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# 1  
Old 05-31-2013
Delete all files with specific extension in directory tree

I'm sure this has been asked many times, but a search didn't turn up a definitive best method for this (if there ever is such a thing).

I have been using rsync to back up my main data directory, but I have accumulated a large number of older backups that I don't need. All of the files I don't need anymore have the extension .back, so I need to troll through all of the folders and sub-folders and delete everything with the .back extension. I thought I would need to do some kind of recursive ls and pipe the results to rm, but I'm not sure what that would look like so I did a search.

Many of the solutions I found use find and look like,
find . -name *.back -exec file {} \; -exec rm -i {} \;

find /path . -name '*.back' -type f -delete

find /path -iname "*.back" -type f -delete

As usual, there appear to be many ways of doing things and I have no basis on which to make a choice. These files are copies, so I could always rebuild the backup if there was a disaster with the cleaning, but that would take time and I try to avoid putting my foot in it to that extent.

Any suggestions?


Last edited by Franklin52; 05-31-2013 at 04:17 AM.. Reason: Please use code tags
# 2  
Old 05-31-2013
Go to the main directory and run
find . -name "*.back" -type f -exec rm -f {} \;

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# 3  
Old 06-02-2013
Alright, I will give that a go. If you have a minute to answer, what is the difference between the method you posted and the other examples I gave in my original post?

# 4  
Old 06-03-2013
IMO, the first command will not work because the o/p of 'find' command is not piped in any way to the exec command. But the second and third should work for sure.
I wasn't sure about the -delete' action. That is why I gave you the command I am familiar and experienced with.

Any better explanations from geeks are welcome. Smilie
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# 5  
Old 06-03-2013
Oh dear, I'm classing myself as a geek. Well, if the name fits, ......

The way you have tried, the shell will expand *.back before trying to run the command. If you happend to have a file at the top level called this.back then the command actually run will become:-
find . -name this.back -exec file {} \; -exec rm -i {} \;

so you will not actually match anything other than the file at the top level.

The others are various errors. What jaiseaugustine has suggested is the correct format for you. It will pass in *.back as it is to the find command and then it can be used for pattern matching.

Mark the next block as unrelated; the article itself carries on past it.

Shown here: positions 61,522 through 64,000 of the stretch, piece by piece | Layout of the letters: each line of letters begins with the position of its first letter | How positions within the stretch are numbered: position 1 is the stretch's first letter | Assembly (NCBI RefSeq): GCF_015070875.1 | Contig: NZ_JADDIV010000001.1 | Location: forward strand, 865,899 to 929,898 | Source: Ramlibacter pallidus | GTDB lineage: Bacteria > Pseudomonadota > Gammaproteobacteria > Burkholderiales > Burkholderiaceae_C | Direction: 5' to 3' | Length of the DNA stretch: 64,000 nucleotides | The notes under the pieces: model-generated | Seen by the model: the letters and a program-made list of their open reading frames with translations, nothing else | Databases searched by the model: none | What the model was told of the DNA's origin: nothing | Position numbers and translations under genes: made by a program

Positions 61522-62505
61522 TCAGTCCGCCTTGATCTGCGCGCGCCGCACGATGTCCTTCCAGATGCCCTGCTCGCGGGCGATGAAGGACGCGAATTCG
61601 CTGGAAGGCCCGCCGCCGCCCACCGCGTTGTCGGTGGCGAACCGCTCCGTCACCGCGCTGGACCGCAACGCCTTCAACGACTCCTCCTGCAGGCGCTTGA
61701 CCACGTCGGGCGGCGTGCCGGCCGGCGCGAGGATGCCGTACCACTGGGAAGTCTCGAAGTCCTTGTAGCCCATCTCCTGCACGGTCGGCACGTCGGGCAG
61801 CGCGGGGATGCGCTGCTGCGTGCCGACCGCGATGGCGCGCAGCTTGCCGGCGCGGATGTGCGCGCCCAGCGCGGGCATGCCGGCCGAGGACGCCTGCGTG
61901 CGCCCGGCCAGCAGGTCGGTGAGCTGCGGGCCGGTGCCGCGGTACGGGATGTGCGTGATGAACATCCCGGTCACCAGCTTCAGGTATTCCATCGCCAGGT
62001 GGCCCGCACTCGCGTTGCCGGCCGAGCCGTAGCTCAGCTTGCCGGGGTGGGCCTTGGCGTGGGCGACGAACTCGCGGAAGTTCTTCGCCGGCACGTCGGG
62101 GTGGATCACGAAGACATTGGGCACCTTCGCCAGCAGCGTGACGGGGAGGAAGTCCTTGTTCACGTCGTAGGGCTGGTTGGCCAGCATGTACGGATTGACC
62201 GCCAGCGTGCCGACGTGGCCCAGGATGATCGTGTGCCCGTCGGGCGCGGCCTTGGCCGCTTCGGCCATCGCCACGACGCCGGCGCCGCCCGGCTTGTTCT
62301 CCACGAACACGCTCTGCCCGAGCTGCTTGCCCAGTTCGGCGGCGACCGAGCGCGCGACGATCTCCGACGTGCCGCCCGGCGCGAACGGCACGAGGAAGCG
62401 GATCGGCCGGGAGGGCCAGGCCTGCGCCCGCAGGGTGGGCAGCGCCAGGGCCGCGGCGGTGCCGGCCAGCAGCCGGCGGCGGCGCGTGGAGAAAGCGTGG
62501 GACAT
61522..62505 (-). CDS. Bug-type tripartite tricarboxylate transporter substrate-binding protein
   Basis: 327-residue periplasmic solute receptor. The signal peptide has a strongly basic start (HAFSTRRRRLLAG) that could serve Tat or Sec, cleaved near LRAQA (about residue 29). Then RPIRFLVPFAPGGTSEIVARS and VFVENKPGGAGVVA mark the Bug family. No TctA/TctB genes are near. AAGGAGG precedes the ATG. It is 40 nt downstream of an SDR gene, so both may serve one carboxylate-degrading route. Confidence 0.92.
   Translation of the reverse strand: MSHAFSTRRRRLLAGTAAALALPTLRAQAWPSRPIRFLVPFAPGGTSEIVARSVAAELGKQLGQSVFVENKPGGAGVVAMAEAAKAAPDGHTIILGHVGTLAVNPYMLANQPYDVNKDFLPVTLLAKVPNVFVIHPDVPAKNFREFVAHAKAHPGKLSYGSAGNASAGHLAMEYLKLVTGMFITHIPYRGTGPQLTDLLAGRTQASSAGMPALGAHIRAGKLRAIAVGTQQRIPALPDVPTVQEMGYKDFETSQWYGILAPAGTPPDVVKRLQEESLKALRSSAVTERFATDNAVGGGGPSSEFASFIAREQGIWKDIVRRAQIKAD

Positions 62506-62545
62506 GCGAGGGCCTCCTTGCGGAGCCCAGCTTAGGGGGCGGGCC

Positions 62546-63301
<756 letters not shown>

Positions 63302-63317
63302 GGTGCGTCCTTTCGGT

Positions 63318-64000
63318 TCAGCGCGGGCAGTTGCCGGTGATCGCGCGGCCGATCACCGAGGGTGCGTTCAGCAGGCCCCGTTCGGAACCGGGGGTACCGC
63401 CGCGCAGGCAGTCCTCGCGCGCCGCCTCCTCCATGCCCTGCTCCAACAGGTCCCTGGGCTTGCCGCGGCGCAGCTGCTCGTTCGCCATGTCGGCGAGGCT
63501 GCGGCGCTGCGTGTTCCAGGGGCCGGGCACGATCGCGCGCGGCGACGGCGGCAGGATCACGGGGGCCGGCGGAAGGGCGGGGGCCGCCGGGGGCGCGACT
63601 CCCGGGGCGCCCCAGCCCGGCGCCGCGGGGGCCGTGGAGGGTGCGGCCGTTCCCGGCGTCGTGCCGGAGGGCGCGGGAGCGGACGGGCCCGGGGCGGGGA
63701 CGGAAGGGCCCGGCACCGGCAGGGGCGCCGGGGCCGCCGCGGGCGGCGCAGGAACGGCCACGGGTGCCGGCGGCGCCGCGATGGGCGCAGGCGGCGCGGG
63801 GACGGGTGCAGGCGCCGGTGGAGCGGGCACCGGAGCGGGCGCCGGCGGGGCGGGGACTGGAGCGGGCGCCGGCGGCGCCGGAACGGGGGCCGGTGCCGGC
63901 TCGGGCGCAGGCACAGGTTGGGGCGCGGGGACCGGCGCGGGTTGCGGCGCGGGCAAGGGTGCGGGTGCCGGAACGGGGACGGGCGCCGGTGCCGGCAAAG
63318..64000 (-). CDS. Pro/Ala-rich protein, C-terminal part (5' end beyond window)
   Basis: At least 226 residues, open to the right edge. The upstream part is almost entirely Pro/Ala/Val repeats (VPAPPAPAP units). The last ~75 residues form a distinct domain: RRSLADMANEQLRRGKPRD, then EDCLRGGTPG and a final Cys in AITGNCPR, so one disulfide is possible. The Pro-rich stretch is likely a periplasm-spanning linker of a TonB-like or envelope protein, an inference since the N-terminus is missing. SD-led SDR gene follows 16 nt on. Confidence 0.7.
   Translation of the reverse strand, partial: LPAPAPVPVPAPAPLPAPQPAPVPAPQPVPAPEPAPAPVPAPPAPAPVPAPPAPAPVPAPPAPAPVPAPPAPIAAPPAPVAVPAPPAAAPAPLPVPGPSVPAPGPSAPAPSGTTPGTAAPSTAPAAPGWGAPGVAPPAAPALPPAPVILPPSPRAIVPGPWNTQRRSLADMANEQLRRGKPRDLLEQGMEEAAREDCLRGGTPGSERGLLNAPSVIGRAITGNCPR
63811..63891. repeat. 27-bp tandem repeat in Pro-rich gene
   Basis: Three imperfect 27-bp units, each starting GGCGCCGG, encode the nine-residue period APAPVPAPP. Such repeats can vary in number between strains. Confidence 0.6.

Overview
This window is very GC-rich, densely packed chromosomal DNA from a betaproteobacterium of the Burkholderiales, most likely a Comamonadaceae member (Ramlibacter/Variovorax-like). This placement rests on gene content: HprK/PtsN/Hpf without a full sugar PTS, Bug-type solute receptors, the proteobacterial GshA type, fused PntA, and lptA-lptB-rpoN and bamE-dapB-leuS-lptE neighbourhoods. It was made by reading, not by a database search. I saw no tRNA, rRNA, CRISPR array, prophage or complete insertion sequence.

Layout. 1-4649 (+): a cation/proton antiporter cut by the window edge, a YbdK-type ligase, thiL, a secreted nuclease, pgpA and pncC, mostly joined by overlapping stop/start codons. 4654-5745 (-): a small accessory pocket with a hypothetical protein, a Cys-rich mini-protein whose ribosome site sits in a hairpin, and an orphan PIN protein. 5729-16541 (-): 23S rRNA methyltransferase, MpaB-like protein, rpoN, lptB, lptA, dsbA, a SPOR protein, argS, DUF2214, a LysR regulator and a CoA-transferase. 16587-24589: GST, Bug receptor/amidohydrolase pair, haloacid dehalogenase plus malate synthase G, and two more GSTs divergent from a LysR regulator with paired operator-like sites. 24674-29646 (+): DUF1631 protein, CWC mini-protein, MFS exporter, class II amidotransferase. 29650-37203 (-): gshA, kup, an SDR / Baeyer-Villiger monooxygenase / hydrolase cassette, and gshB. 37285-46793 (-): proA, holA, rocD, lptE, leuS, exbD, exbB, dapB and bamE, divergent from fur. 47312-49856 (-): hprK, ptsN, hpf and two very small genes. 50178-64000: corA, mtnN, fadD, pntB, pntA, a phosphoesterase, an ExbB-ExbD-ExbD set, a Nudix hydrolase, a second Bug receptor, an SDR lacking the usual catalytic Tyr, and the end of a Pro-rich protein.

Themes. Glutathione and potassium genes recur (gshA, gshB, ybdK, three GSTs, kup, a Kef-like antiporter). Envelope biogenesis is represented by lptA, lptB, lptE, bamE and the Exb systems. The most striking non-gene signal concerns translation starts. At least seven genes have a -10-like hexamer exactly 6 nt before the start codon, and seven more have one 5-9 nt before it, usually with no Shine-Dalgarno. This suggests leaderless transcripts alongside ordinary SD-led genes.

If there are no files at the top level, you might get away with it depending how your shell reacts, but if there is more that one file called *.back, e.g. this.back & that.back, then you will probably get the error:-
find: There is a missing conjunction

because the shell will try to run:-
find . -name that.back this.back -exec rm {} ;

I hope that this clarifies things a bit.

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# 6  
Old 06-03-2013
Further, the -exec file {} \; -exec rm -i {} \; is tailored for interactive use,
while -type f -exec rm -f {} \; is tailored for scripts.

BTW -delete is a new option in new find versions. Would be more efficient if thousands of files are deleted.
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# 7  
Old 06-03-2013
Originally Posted by jaiseaugustine
That is why I gave you the command I am familiar and experienced with.
This is more or less always what I end up doing and I guess it is a reasonable way to proceed in most cases. I keep notes on what I have used for various situations, especially those methods that worked well.

The command,

find . -name "*.back" -type f -exec rm -f {} \;

worked well and cleared out about 50GB or older incremental versions. I ran this while I was out for a while and I didn't run it under time, so I can't comment on how fast the method is compared to other possibilities. I generally presume that there is no fast script based method to process a directory tree with 4+ million files.

I also did a defrag/optimize (auslogics) and clean out of MFT records. All told it took almost 24 hours to run, but I find I need to keep these backups well maintained, or they eventually bork and you have to reformat and start again. It seems as if rsync tends to lead to very fragmented repositories. I have never quite understood why you get lots of fragmenting on a drive with 500GB of empty space.

Thanks for all the additional explanations. I do always try to understand what a script is doing and why you would choose one method over another. I think I need to read a bit about exec.

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